Developments in sociological methodology and in quantitative sociology have always been closely related to developments in statistical theory, methodology and computation. The same statement applies if "methodology for social research" and "quantitative social research" replace the more specific terms in this statement. Statistical methodology, including especially the battery of methods used to estimate and evaluate statistical models, has had a tremendous effect on social research in the post-war period, particularly in the United States. What is less well appreciated is the influence of sociological methodology, or methodology for social research more generally, on modern statistics. I give a brief sketch of the linkages between methodology in social research and methodology in statistics. The focus is on areas where developments in sociological methodology, or at least the scientific contexts of social research, have brought forth new methods of general significance to the practice of statistics, in both theoretical and "applied" areas. These remarks should be taken as the impressions of someone who has tried to straddle the fence between statistics and social research throughout his career, not as a careful history of statistical ideas.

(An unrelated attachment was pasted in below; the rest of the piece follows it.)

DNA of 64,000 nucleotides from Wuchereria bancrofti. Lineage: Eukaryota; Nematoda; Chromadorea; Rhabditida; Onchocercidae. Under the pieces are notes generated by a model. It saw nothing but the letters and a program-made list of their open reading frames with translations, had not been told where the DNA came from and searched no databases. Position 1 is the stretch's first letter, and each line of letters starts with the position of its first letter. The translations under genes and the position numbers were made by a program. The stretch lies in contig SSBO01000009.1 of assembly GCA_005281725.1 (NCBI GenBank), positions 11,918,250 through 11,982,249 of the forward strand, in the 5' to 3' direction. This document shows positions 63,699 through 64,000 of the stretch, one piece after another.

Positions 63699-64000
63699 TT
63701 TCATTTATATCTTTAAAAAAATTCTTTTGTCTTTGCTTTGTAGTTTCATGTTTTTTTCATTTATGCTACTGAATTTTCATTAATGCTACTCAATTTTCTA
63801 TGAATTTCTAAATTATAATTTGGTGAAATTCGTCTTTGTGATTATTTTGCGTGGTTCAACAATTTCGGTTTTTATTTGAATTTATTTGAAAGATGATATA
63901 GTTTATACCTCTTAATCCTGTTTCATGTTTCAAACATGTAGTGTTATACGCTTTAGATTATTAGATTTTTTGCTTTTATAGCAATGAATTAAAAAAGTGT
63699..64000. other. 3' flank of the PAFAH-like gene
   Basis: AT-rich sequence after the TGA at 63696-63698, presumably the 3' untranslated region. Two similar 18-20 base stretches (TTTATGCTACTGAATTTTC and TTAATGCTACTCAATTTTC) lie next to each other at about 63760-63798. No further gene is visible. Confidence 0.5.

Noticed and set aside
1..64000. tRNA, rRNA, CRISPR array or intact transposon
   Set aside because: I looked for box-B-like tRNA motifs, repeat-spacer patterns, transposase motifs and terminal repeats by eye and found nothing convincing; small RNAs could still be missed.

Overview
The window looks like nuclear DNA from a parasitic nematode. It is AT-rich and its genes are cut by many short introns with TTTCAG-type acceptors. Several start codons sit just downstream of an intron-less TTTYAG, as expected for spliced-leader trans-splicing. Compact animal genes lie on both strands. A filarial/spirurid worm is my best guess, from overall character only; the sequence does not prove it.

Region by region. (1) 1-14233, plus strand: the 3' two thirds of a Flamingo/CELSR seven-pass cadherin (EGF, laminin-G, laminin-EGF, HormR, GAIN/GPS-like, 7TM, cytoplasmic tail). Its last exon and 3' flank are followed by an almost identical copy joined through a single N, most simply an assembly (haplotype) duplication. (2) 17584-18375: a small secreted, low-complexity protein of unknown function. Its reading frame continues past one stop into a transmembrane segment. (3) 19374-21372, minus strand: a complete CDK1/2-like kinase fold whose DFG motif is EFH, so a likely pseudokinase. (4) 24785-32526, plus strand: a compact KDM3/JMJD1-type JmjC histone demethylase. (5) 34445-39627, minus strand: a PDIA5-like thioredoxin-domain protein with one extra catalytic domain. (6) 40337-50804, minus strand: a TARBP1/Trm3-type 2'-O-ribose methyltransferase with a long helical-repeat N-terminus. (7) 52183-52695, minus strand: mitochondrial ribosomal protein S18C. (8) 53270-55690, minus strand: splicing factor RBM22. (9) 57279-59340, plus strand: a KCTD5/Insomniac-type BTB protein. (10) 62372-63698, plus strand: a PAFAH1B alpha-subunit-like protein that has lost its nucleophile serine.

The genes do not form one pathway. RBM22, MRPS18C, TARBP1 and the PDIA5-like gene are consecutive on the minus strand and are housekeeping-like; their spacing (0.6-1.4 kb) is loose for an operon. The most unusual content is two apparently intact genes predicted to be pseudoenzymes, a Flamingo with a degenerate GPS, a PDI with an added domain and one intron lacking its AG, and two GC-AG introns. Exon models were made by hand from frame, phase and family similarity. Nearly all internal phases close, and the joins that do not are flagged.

"The Impact of Sociological Methodology on Statistical Methodology." Statist. Sci. 7 (2) 183 - 196, May, 1992. https://doi.org/10.1214/ss/1177011354